- ItemOpen AccessRelationship between yield and tree growth in almond as influenced by nitrogen nutrition(Elsevier, 2023) Sandonís Pozo, Leire; Martínez Casasnovas, José Antonio; Llorens Calveras, Jordi; Escolà i Agustí, Alexandre; Arnó Satorra, Jaume; Pascual Roca, MiquelUnderstanding the relationship between nitrogen (N), tree growth and yield, can maximize productivity and sustainability. This study analyzed the effect of N on canopy development and its relation with yield in a super-intensive almond orchard in Spain over two seasons. The treatments included 50 kg N ha−1, 100 kg N ha−1, 150 kg N ha−1, and 100 kg N ha−1 applied between 3.1 and 7.7 Growth Stages, and their combinations with a nitrification inhibitor, DMPSA. The canopy was measured using LiDAR technology after pruning in spring and before harvest. Differences were found in canopy parameters comparing early N (Nstop) against N applied along the season. The treatments N50, N100 and N150 resulted in higher cross sections and widths, less porosity and higher yield, fruit set and hull weights. In contrast, Nstop gave higher porosity and higher flower density. DMPSA produced more homogeneous canopies and improved N use efficiency, combined with N100 or N150. These findings provide evidence to support the management of N in super-intensive orchards.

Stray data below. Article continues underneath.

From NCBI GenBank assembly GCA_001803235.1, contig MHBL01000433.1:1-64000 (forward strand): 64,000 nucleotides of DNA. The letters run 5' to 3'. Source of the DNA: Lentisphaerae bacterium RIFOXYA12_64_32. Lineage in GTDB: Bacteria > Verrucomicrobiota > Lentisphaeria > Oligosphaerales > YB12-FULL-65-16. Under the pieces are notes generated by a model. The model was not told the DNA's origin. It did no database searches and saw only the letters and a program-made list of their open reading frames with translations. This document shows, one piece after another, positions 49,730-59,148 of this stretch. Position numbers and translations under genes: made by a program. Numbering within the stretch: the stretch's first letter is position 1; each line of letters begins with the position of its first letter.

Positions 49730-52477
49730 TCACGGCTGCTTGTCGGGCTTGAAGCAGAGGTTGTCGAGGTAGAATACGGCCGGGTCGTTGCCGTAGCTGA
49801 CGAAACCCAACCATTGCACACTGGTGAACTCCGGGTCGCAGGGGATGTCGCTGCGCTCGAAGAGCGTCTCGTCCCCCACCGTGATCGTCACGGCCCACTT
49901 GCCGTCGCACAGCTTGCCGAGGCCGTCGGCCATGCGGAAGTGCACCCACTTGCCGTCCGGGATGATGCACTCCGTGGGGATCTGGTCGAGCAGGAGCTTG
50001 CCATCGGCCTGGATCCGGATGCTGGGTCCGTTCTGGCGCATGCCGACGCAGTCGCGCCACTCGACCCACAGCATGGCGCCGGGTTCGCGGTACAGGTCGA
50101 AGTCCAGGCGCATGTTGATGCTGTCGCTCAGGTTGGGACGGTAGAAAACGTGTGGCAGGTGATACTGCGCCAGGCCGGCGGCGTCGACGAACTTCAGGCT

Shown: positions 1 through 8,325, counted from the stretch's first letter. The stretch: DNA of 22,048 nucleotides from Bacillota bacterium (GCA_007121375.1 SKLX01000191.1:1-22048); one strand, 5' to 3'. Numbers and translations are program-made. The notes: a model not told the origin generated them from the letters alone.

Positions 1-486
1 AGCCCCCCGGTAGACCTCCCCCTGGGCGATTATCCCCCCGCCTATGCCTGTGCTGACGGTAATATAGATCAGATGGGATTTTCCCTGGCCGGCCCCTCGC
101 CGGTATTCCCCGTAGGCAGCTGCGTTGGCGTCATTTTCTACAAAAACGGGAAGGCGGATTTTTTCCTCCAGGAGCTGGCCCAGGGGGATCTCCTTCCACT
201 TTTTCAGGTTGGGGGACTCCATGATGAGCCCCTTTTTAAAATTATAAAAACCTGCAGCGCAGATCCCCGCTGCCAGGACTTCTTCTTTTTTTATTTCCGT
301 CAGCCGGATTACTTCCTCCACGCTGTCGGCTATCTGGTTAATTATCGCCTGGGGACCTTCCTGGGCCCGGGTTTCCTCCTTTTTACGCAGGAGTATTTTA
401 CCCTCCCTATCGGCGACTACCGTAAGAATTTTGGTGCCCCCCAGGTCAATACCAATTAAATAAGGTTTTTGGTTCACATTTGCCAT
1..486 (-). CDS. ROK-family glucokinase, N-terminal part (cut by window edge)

- ItemOpen AccessSimultaneous fruit detection and size estimation using multitask deep neural networks(Elsevier, 2023) Ferrer Ferrer, Mar; Ruiz Hidalgo, Javier; Gregorio López, Eduard; Vilaplana Besler, Verónica; Morros Rubió, Josep Ramon; Gené Mola, JordiThe measurement of fruit size is of great interest to estimate the yield and predict the harvest resources in advance. This work proposes a novel technique for in-field apple detection and measurement based on Deep Neural Networks. The proposed framework was trained with RGB-D data and consists of an end-to-end multitask Deep Neural Network architecture specifically designed to perform the following tasks: 1) detection and segmentation of each fruit from its surroundings; 2) estimation of the diameter of each detected fruit. The methodology was tested with a total of 15,335 annotated apples at different growth stages, with diameters varying from 27 mm to 95 mm. Fruit detection results reported an F1-score for apple detection of 0.88 and a mean absolute error of diameter estimation of 5.64 mm. These are state-of-the-art results with the additional advantages of: a) using an end-to-end multitask trainable network; b) an efficient and fast inference speed; and c) being based on RGB-D data which can be acquired with affordable depth cameras. On the contrary, the main disadvantage is the need of annotating a large amount of data with fruit masks and diameter ground truth to train the model. Finally, a fruit visibility analysis showed an improvement in the prediction when limiting the measurement to apples above 65% of visibility (mean absolute error of 5.09 mm). This suggests that future works should develop a method for automatically identifying the most visible apples and discard the prediction of highly occluded fruits.